The failure modes for these two different situations are shown in the following figure.
This could be solved by an analytic approach as well, but you'll probably spend a lot of time with every single connection arrangement. More probably, the engineer will save precious time by simply avoiding this situation, and will add some stiffeners. It's an understandable, but costly solution.
Using some smart tool providing the stability check for such connections is another way. The buckling analysis is an elementary part of the IDEA StatiCa Connection app and provides you with buckling shapes and load factors for a user-defined number of shapes.
In IDEA StatiCa development, there is no place for a trial & error approach. All the methods used in the applications and calculation models are verified on real structure testing and further analyzed in cooperation with reputable universities.
One such research was dedicated also to the gusset plate connection design. The results of the tests were compared with the CBFEM modeling with a very good correlation. Here you can find our verification article with the outcomes of the research.
How to be effective and competitive
So what are your options when it comes to the need for connection design in accordance with the standards, but also when you need to do your designs and checks not in months but within weeks? Moreover, you need to be flexible for revisions during the project and you want to compare several arrangements in a reasonable time. Do you also want to have your connections easily assembled and not cost a fortune?
You already know the right answer, we need to use some 21st-century tools, which will do most of the uncreative work for us. If we want to have our hands really free in the design, the number of options narrows significantly.
You could simply try to use IDEA StatiCa Connection and you'd find out that it's all you need for the job. Or you can follow the standard learning path:
- First, just use some Excel spreadsheets,
- then try some more sophisticated spreadsheet-based connection software,
- when you're on the limits, spend some time with experiments on something even more sophisticated,
- maybe create some detailed shell models in your FEA applications
- and after all these trials, go for IDEA StatiCa Connection application anyway.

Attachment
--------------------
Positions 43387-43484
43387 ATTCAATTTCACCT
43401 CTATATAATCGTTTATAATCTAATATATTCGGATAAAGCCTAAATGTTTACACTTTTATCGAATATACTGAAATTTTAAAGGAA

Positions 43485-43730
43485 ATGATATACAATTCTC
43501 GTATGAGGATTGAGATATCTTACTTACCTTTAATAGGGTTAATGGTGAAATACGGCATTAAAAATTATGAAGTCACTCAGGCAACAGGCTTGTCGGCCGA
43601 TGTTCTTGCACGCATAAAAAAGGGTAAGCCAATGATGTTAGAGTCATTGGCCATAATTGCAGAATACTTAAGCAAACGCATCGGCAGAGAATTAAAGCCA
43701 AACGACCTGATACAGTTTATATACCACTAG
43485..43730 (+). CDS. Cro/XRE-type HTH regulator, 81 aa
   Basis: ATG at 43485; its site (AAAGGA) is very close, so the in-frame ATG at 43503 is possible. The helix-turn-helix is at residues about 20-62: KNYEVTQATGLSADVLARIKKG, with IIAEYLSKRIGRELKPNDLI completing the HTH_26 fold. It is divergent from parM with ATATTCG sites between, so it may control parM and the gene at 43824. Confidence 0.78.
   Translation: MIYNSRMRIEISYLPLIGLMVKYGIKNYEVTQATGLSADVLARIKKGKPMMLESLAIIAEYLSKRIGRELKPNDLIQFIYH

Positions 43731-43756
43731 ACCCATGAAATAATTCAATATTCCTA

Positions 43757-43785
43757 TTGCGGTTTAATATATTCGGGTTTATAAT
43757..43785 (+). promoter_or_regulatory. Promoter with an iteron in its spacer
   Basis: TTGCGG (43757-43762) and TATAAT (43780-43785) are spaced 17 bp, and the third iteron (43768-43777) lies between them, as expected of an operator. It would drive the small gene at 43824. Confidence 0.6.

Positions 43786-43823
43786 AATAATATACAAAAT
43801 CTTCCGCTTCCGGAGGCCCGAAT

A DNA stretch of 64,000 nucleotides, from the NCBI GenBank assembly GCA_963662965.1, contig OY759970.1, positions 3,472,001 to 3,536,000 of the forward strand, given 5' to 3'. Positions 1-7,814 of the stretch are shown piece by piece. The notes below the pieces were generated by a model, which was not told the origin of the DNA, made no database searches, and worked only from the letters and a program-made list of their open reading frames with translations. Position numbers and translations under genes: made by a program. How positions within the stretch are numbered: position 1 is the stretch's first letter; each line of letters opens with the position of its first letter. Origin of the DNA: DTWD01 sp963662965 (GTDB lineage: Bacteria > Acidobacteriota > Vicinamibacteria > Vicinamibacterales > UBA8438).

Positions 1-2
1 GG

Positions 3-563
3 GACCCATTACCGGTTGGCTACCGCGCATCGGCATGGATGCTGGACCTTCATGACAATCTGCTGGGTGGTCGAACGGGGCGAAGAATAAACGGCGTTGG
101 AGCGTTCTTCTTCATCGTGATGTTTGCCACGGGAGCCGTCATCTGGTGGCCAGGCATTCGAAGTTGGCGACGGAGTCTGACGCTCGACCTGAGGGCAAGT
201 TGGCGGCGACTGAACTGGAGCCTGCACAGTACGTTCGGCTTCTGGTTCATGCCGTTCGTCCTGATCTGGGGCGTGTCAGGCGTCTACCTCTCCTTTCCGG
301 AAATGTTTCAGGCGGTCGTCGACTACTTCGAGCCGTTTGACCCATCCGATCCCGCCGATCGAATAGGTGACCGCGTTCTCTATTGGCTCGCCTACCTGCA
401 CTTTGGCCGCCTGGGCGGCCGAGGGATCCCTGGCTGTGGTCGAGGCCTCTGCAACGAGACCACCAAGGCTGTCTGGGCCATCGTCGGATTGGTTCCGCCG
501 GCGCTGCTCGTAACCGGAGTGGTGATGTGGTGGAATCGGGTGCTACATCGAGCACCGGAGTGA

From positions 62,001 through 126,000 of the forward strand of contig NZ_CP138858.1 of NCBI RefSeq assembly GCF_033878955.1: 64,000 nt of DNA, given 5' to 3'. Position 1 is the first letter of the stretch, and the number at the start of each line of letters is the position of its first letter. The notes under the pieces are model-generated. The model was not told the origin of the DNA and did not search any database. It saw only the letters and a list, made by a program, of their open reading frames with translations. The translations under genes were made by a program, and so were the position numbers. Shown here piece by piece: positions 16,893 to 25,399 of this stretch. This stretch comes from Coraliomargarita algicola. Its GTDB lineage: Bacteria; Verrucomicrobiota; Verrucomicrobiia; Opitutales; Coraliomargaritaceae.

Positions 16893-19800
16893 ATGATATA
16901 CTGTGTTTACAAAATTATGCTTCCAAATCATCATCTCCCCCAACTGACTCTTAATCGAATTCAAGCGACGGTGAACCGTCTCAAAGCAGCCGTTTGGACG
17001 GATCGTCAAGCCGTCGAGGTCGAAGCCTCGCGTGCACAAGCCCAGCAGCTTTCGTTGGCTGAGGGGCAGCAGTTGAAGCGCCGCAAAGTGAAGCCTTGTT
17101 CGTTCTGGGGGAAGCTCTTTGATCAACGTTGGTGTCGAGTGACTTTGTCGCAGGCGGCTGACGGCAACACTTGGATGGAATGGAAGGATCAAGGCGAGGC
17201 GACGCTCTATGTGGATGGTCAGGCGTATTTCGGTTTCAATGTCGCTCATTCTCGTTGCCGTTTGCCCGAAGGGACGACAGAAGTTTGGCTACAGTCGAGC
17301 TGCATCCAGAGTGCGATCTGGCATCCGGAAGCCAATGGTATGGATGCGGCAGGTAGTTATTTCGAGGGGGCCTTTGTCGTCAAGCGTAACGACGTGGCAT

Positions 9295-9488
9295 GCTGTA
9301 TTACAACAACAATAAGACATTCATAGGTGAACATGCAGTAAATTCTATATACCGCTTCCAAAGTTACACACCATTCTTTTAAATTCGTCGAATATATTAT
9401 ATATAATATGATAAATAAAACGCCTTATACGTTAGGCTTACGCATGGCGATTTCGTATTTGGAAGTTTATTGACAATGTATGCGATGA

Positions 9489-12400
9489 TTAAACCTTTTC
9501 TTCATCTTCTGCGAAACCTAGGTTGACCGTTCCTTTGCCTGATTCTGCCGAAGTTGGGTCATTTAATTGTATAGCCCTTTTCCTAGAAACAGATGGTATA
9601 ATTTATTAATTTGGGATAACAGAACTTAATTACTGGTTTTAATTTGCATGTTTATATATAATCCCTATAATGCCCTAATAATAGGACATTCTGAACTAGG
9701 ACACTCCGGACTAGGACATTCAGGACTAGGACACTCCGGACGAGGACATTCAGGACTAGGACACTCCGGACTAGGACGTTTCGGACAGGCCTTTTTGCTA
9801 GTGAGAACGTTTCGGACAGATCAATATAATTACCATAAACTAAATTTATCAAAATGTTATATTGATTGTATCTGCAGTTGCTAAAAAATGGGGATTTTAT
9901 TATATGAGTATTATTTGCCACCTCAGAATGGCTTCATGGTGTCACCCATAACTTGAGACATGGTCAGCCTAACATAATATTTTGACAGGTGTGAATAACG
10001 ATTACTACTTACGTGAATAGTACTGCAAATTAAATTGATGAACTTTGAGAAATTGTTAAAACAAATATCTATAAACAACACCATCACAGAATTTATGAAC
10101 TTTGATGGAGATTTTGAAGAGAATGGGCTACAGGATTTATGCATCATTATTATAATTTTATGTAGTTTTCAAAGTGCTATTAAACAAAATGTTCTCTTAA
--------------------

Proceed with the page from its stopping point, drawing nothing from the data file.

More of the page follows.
After this path, you will fully appreciate all its benefits.
Short video tutorial dedicated to connection with gussets
When it comes to cost estimation, it can be really tricky to calculate the price for every connection these days. In IDEA StatiCa app, this information comes out almost like a pleasant side effect. In this article, you will find all the necessary tips on how to use this feature.
Another typical use of gusset plates
Thanks to the arrival of CNC machining also into the civil construction workshops, the gusset plates are one of the main ways to connect not only steel members but the timber members as well. Instead of tailoring complicated members' end shapes, we can just simply input a steel plate with holes. The timber members are prepared with CNC-made holes and grooves, and the connection is finally assembled with steel pins and bolts.
The next level in the structural design evolution is to combine structural materials and use the best of their properties in the right place. That's how the hybrid timber-steel structures arose. Besides its natural visual beauty, there are many other reasons for its usage, such as cost reduction, lower need for fire protection, or reducing the carbon footprint.
For those, interested in steel-to-timber design, read more about the timber connections solved in IDEA StatiCa Connection in our Support Center.
IDEA StatiCa is proud to be in the front line for the connection and structural member design. If you have an idea of how the gusset plate design could be improved, let us know.